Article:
- Introduce yourself to the patient
- Wash your hands
- Briefly explain to the patient what the examination involves
- Ask the patient to remove any spectacles.
Approach the examination in a systematic way, but be prepared to be instructed to move on quickly to certain sections by any examiner.
Inspect the external nose, both anteriorly and laterally for:
- Size and shape
- Obvious swellings or deformity
- Scars or skin changes
- Including for skin malignancies
- Redness or discharge
Ask the patient to tilt their head back (or gently tip the end of the nose up) and inspect the anterior nares; use a pen torch or otoscope if necessary. Check for the same characteristics as listed above.
Use a head lamp with a nasal speculum to gently open up the nose
- Place the index finger in the middle of the speculum
- Use your middle and ring finger to support the speculum on each side
Examine the nasal cavity
- Nasal septum (medially), checking for
- Septal deviation or haematoma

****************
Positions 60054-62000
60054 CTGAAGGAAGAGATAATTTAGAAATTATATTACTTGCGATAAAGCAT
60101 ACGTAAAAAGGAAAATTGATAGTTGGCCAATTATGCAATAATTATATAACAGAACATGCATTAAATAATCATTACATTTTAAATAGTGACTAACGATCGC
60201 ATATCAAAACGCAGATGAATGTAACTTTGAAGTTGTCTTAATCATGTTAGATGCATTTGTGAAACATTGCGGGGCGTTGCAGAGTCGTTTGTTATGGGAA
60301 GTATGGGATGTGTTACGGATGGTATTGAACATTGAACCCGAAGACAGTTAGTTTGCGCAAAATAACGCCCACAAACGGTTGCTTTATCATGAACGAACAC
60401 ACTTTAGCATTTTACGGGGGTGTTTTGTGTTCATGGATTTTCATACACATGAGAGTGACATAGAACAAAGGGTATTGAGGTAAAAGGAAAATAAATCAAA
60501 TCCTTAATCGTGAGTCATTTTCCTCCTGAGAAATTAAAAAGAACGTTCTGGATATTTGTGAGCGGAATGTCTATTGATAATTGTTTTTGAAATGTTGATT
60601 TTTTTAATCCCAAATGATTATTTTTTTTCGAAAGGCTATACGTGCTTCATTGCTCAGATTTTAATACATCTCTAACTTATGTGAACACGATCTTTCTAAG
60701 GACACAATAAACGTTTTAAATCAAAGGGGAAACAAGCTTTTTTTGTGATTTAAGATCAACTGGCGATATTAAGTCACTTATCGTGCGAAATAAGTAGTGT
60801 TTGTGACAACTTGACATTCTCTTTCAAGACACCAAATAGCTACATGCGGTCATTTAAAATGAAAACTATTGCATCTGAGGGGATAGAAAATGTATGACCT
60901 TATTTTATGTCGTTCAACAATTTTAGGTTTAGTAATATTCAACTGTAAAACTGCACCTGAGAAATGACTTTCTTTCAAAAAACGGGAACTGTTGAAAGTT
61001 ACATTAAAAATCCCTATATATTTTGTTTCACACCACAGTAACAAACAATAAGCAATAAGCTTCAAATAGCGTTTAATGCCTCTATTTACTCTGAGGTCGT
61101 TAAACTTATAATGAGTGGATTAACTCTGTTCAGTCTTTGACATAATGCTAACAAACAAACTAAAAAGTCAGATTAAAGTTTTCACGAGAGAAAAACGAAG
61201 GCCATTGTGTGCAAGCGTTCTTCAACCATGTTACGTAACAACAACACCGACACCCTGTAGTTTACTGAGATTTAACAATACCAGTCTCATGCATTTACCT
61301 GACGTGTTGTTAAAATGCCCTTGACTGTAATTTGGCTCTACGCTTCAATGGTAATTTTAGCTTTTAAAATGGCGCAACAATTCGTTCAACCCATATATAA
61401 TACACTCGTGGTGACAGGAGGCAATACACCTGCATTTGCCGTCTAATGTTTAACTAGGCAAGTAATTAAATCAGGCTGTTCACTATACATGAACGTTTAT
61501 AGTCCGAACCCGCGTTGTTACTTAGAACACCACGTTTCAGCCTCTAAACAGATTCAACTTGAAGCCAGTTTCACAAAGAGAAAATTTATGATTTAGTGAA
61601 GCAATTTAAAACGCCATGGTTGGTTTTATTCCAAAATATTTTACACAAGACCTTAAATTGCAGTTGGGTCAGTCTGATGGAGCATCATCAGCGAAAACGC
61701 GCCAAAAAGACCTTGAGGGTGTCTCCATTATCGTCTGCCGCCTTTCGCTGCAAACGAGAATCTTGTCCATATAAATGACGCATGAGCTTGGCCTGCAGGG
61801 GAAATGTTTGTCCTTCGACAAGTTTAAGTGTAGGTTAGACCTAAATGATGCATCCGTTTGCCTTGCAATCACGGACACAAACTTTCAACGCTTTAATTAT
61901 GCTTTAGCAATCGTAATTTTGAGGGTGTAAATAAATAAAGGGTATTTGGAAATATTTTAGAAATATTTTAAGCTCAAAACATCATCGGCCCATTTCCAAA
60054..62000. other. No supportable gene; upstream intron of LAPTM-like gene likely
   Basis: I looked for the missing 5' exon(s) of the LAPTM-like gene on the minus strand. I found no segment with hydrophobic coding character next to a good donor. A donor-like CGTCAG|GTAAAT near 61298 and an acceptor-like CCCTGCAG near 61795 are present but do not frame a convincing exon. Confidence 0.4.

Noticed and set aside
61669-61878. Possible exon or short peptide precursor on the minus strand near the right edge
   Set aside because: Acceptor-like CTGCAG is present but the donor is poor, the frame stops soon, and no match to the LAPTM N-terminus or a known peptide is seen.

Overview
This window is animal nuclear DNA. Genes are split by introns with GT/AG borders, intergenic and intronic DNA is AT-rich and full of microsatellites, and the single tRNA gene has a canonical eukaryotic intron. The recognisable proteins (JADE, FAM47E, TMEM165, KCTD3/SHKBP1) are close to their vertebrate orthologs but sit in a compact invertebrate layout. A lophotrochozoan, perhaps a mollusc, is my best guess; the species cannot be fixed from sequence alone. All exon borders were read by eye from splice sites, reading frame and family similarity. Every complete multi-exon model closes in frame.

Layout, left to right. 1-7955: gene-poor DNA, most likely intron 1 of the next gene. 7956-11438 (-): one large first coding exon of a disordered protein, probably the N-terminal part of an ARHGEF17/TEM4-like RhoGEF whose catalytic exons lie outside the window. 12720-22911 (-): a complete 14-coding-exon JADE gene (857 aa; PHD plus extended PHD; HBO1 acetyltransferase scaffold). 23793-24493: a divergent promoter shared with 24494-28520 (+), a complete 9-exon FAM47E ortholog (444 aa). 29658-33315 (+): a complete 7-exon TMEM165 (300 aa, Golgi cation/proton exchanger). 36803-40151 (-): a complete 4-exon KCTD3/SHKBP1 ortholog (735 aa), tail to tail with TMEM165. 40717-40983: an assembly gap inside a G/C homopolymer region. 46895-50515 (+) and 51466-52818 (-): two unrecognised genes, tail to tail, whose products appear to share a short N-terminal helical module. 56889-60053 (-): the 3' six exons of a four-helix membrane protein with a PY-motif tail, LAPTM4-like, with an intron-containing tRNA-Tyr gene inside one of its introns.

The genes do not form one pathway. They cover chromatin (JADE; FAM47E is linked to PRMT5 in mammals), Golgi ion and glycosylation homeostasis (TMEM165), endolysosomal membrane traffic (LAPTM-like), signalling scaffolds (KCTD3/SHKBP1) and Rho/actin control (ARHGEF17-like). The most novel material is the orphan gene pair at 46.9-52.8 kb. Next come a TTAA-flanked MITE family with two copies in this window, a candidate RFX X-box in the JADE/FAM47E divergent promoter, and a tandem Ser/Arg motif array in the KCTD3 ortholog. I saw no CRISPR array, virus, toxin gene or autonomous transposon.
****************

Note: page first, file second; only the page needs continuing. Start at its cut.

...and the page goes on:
- Superficial vessels or potential bleeding sites
- Turbinates (laterally), checking the
- Inferior terbinate (commonly visible)
- Middle turbinate (less commonly visible)
- Entire nasal cavity
- Oedematous and inflammaed mucosa
- Polyps (typically bilateral*)
*A unilateral polyp warrants biopsy for histology, due to possible malignant cause
- Foreign bodies
Completing the Examination
Remember, if you have forgotten something important, you can go back and complete this.
To finish the examination, stand back from the patient and state to the examiner that to complete your examination, you would like to perform:
- Examination of palate